No good quality research to guide the treatment of late-onset schizophrenia


Late-onset schizophrenia is relatively common. Onset after the age of 40 years is reported in 23% of patients hospitalised with schizophrenia.

The condition is different from early-onset schizophrenia on a number of counts, including the response to antipsychotic drugs.

This Cochrane review set out to assess the effects of antipsychotic drugs for elderly people with late-onset schizophrenia.

The original version of this review was based on a literature search carried out in 2002. That search retrieved no trials that compared antipsychotic drugs with other treatments for elderly people (at least 80% older than 65 years) with a recent (within five years) diagnosis of schizophrenia or schizophrenia like illnesses.

This time around the reviewers carried out a comprehensive and systematic search, but still only found 1 study that they could include in their review, which provided little usable data.

The authors concluded:

There is no trial-based evidence upon which to base guidelines for the treatment of late-onset schizophrenia. There is a need for good quality-controlled clinical trials into the effects of antipsychotics for this group. Such trials are possible. Until they are undertaken, people with late-onset schizophrenia will be treated by doctors using clinical judgement and habit to guide prescribing.

Essali A, Ali G. Antipsychotic drug treatment for elderly people with late-onset schizophrenia. Cochrane Database of Systematic Reviews 2012, Issue 2. Art. No.: CD004162. DOI: 10.1002/14651858.CD004162.pub2.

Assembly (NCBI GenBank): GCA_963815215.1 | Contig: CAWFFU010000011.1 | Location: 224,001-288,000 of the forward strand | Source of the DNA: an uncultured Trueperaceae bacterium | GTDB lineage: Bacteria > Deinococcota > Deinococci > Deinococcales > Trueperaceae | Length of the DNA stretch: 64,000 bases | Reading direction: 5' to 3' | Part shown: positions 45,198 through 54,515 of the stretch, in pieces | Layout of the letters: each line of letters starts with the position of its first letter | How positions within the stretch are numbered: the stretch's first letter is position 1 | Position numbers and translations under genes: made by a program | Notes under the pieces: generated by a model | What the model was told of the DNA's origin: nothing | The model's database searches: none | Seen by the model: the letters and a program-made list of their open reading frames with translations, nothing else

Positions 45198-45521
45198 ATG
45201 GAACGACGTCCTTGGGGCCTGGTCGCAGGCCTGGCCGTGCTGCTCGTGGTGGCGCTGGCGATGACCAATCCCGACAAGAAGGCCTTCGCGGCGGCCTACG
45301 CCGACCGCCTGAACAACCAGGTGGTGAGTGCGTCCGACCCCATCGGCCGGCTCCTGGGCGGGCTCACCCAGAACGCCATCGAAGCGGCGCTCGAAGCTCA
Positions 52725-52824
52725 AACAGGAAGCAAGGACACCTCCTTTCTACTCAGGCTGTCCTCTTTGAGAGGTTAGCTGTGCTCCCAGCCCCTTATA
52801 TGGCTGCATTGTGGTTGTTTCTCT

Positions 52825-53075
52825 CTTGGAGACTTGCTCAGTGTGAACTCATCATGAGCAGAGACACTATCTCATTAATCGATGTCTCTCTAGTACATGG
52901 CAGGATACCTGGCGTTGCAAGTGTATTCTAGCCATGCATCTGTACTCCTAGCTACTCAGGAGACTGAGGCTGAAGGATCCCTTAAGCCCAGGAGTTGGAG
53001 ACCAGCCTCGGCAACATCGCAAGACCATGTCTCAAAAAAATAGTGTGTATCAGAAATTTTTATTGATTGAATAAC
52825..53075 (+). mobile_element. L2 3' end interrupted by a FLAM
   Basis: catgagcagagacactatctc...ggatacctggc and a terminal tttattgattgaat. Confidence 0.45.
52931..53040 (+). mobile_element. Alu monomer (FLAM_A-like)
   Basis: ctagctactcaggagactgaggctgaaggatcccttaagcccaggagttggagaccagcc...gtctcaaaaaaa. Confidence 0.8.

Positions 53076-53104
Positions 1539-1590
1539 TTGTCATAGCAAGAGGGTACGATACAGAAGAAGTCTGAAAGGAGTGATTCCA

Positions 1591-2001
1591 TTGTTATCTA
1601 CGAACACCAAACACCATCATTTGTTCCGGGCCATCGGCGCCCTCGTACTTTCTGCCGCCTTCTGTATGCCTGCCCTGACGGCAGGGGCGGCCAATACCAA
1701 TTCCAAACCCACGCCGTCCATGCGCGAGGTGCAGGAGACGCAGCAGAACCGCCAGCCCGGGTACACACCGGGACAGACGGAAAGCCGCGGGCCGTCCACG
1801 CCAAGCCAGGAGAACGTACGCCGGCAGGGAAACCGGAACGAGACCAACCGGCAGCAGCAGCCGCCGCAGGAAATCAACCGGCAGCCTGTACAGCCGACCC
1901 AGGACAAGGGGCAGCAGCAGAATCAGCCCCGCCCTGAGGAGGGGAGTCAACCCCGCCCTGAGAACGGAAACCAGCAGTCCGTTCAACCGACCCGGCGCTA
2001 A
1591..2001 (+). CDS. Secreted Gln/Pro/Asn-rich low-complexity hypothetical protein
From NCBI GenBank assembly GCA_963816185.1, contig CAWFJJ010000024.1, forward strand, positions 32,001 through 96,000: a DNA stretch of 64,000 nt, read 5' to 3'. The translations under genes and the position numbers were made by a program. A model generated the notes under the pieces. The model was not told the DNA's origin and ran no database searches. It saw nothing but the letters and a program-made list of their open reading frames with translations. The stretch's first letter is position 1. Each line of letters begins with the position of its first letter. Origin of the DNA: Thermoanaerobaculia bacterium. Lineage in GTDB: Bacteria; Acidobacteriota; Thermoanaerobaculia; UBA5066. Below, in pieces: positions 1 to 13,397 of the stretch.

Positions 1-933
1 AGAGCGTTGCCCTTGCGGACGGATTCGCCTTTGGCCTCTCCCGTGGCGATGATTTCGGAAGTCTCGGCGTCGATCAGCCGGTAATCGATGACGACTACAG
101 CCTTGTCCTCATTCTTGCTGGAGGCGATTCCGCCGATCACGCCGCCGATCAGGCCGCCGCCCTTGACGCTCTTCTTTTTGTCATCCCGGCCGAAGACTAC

Share on Facebook Tweet this on Twitter Share on LinkedIn Share on Google+
Mark as read
Create a personal elf note about this blog
Profile photo of Andre Tomlin

Andre Tomlin

André Tomlin is an Information Scientist with 20 years experience working in evidence-based healthcare. He's worked in the NHS, for Oxford University and since 2002 as Managing Director of Minervation Ltd, a consultancy company who do clever digital stuff for charities, universities and the public sector. Most recently André has been the driving force behind the Mental Elf and the National Elf Service; an innovative digital platform that helps professionals keep up to date with simple, clear and engaging summaries of evidence-based research. André is a Trustee at the Centre for Mental Health and an Honorary Research Fellow at University College London Division of Psychiatry. He lives in Bristol, surrounded by dogs, elflings and lots of woodland!

More posts - Website

Follow me here –